Gallery of SpaceX photos of the December 2015 Falcon 9 rocket landing.

The Amazing SpaceX Rocket Landing (Gallery)

The Amazing SpaceX Rocket Landing (Gallery)

Bad Astronomy
The entire universe in blog form
Dec. 28 2015 9:15 AM

SpaceX Releases New Photos of the Booster Landing

spacex_landing_590

On Tuesday, the private rocket company SpaceX performed an extraordinary feat: returning the first stage booster of an orbital rocket back to ground, landing vertically on its tail, right in the center of the landing pad.

The video is incredible, and now SpaceX has released lovely high-res photos of the event as well. I want you to see these pictures here because a) they’re very cool, and 2) there’s a point I want to make at the end. Also, click on the pictures to make them full size; I had to crop them a bit to fit here. They’re worth it.

rocket landing

Photo by SpaceX

Advertisement

Moments before landing, the booster comes in at a slight angle from vertical. Onboard software senses the orientation of the booster (as well as wind speed and other factors) and corrects for it to ensure it lands vertically. Note the landing legs, deployed earlier, after the booster separated from the rest of the rocket, sticking out the bottom at an angle.

rocket landing

Photo by SpaceX

A second or two later the booster has reoriented itself, and is very near vertical, ready to land. The rocket exhaust is hitting the ground and billowing out.

rocket landing

Photo by SpaceX

From a remotely controlled drone, the view is even more dramatic. As you can see, the booster is almost exactly centered over the stylized X (the SpaceX logo, but also a convenient way to mark a spot, say).

landing site

Photo by SpaceX

Speaking of which, here is Landing Zone 1 before the booster landed. Note the person standing in the middle, arms wide (hopefully more as a “Look at this!” expression more than “I got it! I got it!”). This should give you a sense of scale …

booster on pad

Photo by SpaceX

Advertisement

Now look at the booster sitting on the pad. The whole time it was landing, and even looking at these photos, I had a hard time grasping the scale of what I was seeing, even though not long ago I stood right next to one of the landing legs and saw the size of the boosters when I visited the SpaceX factory earlier this year.

Note the person in an orange jacket crouched over by the landing leg on the left. The booster is far bigger than you think! It stands more than 40 meters in height, as tall as a 12-story building, and even empty weighs something like 20 tons.

Got that? So this is what SpaceX did: They took a 12-story rocket weighing 20,000 kilograms moving at 6000 kph, slowed it, stopped it, turned it around, let it fall nearly 200 km to the ground, reignited the engines, had it follow a descent path, automatically correcting its orientation and attitude, until it landed within a few meters of the pre-chosen spot.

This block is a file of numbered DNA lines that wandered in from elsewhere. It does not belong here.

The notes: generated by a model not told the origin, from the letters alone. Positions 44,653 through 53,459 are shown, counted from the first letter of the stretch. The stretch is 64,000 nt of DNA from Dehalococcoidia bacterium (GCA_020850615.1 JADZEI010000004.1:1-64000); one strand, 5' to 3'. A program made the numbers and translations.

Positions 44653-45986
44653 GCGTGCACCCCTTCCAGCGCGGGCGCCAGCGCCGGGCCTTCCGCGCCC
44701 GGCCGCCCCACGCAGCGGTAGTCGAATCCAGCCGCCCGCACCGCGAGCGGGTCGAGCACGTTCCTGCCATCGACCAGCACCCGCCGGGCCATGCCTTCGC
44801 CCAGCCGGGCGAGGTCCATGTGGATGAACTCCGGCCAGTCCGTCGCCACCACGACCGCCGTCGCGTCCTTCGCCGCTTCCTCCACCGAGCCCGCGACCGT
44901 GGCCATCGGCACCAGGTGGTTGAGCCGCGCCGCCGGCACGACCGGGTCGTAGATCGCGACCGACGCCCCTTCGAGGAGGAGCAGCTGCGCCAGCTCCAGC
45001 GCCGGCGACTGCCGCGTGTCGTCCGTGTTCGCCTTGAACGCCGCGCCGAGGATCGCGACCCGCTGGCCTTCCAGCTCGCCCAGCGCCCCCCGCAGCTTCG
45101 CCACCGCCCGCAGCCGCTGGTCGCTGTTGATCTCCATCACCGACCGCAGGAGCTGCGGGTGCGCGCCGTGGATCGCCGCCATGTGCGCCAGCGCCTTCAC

Phil Plait Phil Plait

Phil Plait writes Slate’s Bad Astronomy blog and is an astronomer, public speaker, science evangelizer, and author of Death From the Skies!  

That is (in part) why I was excited about this feat: It was an astonishingly complex technological process, and they nailed it. And now the booster will be checked out to see how it fared during all this. It may get cleaned up to be reused, though in a press conference after the launch Elon Musk noted they may keep this one as a memento to the achievement*.

Advertisement

So as I pointed out in my original article, the story is not yet done. This was the first step: getting the booster back on the ground. The next step, the critical one, is to reuse the booster (or whichever one is brought back down to the ground next). Once that has been achieved, then Musk and SpaceX will have shown they can reuse that rocket, and potentially save tens of millions of dollars on a launch into orbit.

Musk estimates the cost to build a first stage Falcon 9 at about $60 million while the fuel costs around $200,000. If they can reuse that booster, then even if it costs a few million bucks to fix it back up, that’s a savings of more than $50 million in launch costs … on a launch that costs roughly $90 million to start with.

If this works, then launch costs can be cut in half. And that is the second part of why I was so excited about this landing. I hope this all works. Between this effort, Blue Origin’s recent flight into space and back, NASA’s Orion capsule, Boeing’s CST-100 capsule, Sierra Nevada’s Dream Chaser, and Virgin Galactic (despite the awful loss of its SpaceShipTwo in 2014), we are in an unprecedented moment: More human-rated spaceships are in development now than in any time since the Space Age began.

Where will we be in 20 years? I can’t say for sure, but if everything goes well, more humans will be in space than in all of history. That is a future I very much look forward to.

time exposure of launch
One of my favorite shots from the event: A time-exposure showing the initial launch as one streak and the landing of the booster as another.

Photo by SpaceX

* Correction, Dec. 28, 2015, at 16:50 UTC: I originally wrote that the booster would be kept at the SpaceX factory, but its actual final destination hasn't been determined.